ReplyDelete
    Replies
    1. I’m glad that I can encourage you Rambir! The journey for you won’t be easy, but I believe you’ll have the strength to make it.

      Delete
  2. Thank you for sharing.. so enlightening for us all ... the cultural/regional aspect need to be somewhat detached from the spiritual/religious aspect to make Sikhi a more universal faith that it is meant to be...

    ReplyDelete
    Replies
    1. This is exactly what I’m getting at! Thank you Harbhajan Ji for summarizing my thoughts. I will hopefully be seeing you this Spring Break

      Delete
  3. Waheguru Ji Ka Khalsa, Waheguru Ji Ki Fateh. Language is a big issue when it comes to Sikh parchar. Since most parcharaks are Punjabi therefore Punjabi is the language used by 99% parcharaks. However, time is changing, we now have Basics of Sikhi, Nanak Naam, Bhai Sukha Singh Ji who use English as medium of parchar. Their videos can guide you. However, sooner or later you will have to learn Punjabi since all Sikhi related literature is in Punjabi language. As for sangat, try and avoid old age Punjabis, they are the ones who have racism in their eyes especially against blacks. Try sangat with younger generation amritdhari kids. They are actually nirvair.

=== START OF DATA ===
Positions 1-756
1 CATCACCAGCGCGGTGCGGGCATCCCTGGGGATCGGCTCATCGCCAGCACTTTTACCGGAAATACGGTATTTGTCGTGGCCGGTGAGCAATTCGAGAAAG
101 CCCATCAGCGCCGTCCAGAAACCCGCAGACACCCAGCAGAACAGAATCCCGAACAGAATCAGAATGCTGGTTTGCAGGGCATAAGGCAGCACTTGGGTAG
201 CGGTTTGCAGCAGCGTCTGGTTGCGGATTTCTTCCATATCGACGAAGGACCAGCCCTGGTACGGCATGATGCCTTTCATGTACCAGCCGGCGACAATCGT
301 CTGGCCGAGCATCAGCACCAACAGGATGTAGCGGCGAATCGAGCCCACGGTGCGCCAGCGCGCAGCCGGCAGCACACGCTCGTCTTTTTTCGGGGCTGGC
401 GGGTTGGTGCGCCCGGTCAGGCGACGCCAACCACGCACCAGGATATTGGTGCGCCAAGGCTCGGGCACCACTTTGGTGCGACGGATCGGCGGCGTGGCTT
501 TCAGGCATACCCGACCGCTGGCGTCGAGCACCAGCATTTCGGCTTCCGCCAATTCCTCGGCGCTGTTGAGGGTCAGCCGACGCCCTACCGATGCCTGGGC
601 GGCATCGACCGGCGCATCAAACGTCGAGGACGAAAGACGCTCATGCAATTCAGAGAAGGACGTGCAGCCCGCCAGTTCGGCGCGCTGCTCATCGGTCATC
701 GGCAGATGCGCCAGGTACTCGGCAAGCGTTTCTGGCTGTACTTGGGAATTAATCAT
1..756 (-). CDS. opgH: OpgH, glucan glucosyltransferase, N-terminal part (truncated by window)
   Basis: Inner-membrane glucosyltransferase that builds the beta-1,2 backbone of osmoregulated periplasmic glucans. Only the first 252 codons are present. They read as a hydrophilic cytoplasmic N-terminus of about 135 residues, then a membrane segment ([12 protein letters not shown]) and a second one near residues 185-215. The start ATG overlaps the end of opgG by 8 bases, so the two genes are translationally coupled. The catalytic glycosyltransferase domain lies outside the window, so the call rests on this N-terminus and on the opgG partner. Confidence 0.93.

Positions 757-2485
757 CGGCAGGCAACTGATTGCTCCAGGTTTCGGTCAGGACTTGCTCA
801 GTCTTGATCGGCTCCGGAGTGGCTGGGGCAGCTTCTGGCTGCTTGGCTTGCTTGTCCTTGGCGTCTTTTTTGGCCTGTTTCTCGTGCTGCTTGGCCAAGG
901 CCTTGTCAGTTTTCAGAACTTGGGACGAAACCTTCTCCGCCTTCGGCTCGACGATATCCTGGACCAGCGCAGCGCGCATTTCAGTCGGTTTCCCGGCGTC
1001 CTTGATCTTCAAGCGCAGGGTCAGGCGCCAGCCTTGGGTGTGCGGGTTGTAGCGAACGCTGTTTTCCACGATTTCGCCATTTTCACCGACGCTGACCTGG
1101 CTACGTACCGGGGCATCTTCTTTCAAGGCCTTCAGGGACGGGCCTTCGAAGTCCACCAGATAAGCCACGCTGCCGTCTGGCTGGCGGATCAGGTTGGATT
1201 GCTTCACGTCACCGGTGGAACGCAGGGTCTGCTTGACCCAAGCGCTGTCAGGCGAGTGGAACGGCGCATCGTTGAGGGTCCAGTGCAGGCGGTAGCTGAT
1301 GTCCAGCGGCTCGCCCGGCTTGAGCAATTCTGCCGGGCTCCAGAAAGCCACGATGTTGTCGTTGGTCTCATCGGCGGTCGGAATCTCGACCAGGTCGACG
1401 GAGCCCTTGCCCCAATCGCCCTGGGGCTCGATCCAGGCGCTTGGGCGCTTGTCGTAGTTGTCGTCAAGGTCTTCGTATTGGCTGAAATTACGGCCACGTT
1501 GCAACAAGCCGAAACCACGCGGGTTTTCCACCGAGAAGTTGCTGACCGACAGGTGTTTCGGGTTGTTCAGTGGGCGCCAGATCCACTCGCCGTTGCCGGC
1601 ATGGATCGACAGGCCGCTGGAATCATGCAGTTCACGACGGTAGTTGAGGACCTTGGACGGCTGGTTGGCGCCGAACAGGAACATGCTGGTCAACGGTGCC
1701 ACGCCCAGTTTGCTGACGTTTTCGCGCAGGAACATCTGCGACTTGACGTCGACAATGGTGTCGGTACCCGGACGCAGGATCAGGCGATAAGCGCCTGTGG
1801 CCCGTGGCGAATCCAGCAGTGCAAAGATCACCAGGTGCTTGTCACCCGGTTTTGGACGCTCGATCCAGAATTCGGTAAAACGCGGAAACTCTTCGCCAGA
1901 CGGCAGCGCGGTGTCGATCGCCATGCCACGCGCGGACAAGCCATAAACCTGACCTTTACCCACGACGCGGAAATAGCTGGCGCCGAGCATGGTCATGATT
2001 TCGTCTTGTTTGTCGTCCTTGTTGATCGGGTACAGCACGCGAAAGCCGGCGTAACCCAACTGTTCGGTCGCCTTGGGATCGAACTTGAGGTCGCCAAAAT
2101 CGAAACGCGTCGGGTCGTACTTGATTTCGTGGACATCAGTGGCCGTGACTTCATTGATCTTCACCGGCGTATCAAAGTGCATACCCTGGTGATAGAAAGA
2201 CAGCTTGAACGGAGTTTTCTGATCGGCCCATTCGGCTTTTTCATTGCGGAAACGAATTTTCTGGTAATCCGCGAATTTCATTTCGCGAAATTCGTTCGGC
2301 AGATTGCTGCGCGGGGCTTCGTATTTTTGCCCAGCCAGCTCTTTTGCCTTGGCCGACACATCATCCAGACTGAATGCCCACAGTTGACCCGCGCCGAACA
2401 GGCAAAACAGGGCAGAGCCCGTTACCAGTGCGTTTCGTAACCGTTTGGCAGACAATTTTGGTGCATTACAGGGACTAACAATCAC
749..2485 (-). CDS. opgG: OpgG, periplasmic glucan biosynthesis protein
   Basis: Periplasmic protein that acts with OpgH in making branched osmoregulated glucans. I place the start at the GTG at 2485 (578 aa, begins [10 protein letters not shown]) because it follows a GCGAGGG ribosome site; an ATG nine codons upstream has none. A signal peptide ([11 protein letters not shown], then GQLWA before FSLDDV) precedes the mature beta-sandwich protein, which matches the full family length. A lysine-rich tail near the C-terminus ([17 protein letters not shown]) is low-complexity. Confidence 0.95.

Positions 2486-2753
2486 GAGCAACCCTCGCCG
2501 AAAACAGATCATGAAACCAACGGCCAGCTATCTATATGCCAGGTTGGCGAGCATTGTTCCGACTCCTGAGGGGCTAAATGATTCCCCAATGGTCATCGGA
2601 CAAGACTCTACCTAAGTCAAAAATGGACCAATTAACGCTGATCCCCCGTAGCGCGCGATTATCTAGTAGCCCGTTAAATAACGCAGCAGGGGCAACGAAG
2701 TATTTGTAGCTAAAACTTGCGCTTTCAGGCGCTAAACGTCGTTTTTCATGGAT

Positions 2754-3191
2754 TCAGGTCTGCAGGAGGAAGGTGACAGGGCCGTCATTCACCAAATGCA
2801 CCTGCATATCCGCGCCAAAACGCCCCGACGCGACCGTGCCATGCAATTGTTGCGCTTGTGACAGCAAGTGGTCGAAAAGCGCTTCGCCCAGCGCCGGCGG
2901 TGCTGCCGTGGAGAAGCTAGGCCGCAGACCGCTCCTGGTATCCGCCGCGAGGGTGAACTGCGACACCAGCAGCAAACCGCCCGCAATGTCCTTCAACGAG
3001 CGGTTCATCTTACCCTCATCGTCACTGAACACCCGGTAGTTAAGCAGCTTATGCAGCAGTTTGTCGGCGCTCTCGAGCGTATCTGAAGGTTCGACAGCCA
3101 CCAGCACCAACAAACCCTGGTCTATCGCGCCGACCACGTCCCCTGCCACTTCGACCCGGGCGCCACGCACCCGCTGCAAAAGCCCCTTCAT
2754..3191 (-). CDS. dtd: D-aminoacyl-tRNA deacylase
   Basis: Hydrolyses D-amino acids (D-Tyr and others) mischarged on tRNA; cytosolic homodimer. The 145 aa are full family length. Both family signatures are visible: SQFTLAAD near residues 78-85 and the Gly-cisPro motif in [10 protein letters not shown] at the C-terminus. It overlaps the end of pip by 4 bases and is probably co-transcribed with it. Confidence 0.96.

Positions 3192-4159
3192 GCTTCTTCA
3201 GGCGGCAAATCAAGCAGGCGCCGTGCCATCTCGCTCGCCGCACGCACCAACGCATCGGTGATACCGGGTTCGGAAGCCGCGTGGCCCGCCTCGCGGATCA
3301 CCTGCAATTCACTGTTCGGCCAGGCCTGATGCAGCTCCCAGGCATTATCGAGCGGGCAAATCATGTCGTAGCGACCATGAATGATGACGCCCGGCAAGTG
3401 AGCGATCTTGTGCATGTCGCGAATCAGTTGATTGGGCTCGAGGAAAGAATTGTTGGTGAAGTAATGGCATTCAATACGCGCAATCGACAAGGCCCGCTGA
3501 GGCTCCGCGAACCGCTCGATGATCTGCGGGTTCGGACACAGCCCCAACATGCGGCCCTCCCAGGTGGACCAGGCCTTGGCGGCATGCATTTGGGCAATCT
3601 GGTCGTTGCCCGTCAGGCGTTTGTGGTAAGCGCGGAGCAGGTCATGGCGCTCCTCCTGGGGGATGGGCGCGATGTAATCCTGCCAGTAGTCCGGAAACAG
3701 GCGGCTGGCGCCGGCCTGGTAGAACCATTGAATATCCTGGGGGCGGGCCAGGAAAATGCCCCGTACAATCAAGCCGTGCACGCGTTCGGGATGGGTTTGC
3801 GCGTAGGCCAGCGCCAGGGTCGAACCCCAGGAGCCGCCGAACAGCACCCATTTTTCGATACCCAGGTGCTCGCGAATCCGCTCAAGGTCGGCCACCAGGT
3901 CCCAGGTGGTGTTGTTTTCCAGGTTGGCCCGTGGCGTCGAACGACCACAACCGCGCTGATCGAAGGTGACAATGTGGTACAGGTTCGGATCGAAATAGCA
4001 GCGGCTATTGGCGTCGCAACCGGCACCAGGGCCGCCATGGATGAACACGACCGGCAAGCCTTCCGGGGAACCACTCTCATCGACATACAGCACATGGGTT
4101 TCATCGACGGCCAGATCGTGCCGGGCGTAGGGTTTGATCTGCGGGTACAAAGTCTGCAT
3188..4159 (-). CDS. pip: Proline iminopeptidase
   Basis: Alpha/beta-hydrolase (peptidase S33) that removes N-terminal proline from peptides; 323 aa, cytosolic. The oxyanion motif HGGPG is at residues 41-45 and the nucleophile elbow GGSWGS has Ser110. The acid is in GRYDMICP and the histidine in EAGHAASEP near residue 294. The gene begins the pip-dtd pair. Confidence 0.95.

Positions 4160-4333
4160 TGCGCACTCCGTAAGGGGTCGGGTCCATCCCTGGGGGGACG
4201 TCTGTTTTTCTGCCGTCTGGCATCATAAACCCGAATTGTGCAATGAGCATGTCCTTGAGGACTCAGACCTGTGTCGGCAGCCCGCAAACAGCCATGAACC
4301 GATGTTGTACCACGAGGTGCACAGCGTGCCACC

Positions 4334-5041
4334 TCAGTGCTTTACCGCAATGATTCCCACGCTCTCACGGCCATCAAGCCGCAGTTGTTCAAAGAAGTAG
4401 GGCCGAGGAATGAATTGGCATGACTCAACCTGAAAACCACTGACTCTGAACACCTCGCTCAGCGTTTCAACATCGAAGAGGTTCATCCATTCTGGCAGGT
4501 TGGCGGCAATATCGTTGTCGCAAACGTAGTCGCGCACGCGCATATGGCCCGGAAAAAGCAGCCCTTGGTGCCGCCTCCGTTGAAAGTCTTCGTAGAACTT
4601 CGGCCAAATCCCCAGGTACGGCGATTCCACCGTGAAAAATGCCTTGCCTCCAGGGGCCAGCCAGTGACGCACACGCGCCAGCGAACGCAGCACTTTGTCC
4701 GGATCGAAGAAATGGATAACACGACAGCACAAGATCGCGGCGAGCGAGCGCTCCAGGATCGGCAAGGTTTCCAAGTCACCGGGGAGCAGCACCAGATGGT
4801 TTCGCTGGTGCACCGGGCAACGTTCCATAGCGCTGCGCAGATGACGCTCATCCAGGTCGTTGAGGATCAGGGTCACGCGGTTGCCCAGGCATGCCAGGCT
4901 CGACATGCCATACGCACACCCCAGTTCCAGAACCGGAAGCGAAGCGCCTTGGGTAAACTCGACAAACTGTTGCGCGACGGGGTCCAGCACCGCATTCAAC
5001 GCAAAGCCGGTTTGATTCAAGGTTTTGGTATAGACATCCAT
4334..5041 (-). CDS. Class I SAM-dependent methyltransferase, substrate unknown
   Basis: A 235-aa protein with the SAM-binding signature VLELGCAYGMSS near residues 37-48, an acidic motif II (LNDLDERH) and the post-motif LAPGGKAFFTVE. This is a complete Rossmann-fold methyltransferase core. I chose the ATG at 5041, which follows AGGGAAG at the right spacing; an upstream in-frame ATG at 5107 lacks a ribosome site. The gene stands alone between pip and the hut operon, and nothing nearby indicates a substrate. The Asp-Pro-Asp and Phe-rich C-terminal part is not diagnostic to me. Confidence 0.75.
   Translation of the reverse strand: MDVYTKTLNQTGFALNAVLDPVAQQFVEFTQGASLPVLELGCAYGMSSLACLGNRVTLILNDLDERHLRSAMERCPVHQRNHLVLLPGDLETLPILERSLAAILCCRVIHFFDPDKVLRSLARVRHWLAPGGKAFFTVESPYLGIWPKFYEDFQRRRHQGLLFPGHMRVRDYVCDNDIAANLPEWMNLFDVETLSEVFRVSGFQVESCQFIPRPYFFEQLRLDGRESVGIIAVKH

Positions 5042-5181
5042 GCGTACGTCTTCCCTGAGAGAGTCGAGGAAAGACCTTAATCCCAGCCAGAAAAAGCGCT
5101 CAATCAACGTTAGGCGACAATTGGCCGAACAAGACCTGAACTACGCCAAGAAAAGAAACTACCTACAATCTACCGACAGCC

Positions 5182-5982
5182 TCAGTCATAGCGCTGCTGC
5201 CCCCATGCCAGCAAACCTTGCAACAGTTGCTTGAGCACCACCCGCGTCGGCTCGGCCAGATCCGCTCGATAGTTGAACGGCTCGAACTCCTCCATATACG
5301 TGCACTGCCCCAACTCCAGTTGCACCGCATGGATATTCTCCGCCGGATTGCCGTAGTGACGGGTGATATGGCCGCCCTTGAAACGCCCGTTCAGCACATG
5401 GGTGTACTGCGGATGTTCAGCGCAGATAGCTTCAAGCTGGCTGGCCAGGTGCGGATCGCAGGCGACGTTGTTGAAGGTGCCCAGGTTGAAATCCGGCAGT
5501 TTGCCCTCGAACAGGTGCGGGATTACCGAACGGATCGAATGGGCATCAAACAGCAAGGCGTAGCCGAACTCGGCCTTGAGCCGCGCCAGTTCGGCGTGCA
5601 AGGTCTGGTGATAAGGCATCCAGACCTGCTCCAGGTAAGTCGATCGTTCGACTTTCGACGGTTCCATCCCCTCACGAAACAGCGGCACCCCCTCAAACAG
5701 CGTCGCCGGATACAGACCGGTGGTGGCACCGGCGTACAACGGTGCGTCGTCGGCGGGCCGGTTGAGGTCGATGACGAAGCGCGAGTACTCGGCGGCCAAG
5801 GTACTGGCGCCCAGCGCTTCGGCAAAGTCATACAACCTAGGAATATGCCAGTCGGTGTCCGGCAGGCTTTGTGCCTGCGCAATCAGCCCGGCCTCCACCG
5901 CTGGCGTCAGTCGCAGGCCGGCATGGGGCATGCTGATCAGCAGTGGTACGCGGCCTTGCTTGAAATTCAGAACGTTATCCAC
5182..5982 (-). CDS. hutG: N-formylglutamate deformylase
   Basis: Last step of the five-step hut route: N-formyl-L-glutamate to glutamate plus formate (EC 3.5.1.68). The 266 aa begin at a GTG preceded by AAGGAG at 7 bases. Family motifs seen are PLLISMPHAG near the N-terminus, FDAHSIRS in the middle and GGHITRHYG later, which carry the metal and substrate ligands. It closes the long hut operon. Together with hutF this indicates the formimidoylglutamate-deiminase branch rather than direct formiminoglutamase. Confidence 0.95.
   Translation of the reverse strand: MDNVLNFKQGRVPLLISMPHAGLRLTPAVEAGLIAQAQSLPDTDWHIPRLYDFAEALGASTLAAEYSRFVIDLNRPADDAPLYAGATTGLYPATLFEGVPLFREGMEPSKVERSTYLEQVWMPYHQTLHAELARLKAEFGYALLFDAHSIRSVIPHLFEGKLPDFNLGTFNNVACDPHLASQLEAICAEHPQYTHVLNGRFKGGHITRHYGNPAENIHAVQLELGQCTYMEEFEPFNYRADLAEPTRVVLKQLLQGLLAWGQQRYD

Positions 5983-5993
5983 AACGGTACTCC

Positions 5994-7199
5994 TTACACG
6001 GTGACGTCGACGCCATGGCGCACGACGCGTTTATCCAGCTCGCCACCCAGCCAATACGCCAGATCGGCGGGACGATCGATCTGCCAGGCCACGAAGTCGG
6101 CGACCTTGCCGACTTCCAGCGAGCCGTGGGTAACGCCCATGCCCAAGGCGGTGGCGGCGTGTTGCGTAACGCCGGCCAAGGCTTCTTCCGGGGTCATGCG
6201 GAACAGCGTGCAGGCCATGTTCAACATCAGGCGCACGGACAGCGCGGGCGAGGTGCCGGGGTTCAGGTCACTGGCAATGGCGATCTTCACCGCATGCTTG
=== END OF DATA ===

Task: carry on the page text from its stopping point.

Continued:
ReplyDelete
    Replies
    1. Hello sir. Thank you for your comment. Yes, we do have Basics of Sikhi, Nanak Naam, Bhai Sukha Singh, etc., but do you notice one thing they share in common? They are all based in the UK. So unfortunately, I’m limited to whatever they post online. And if I have deeper questions, unless they come to Texas (yeah, probably won’t happen), I’m stuck. The US has only one parchar group I can think of. That is quite sad. And Punjabi literature can (and has) be translated. And about the old Punjabis, I would like to give my experiences with them. When you first meet them, yeah, they don’t trust you. They are suspicious of you, distance themselves from you, and really don’t know how to react to you. BUT, over time, as they see you week after week, get to kind of watch you, see what kind of person you are, etc. a miracle happens. They actually warm up to you. They start to talk to you in the few English words they know, they greet you, and they appear no longer suspicious. It takes time, but that’s what has happened with the old people in my Sangat. And brother, sadly we do not have younger generation Amritdhari kids. Im going to guess you’re not from the US.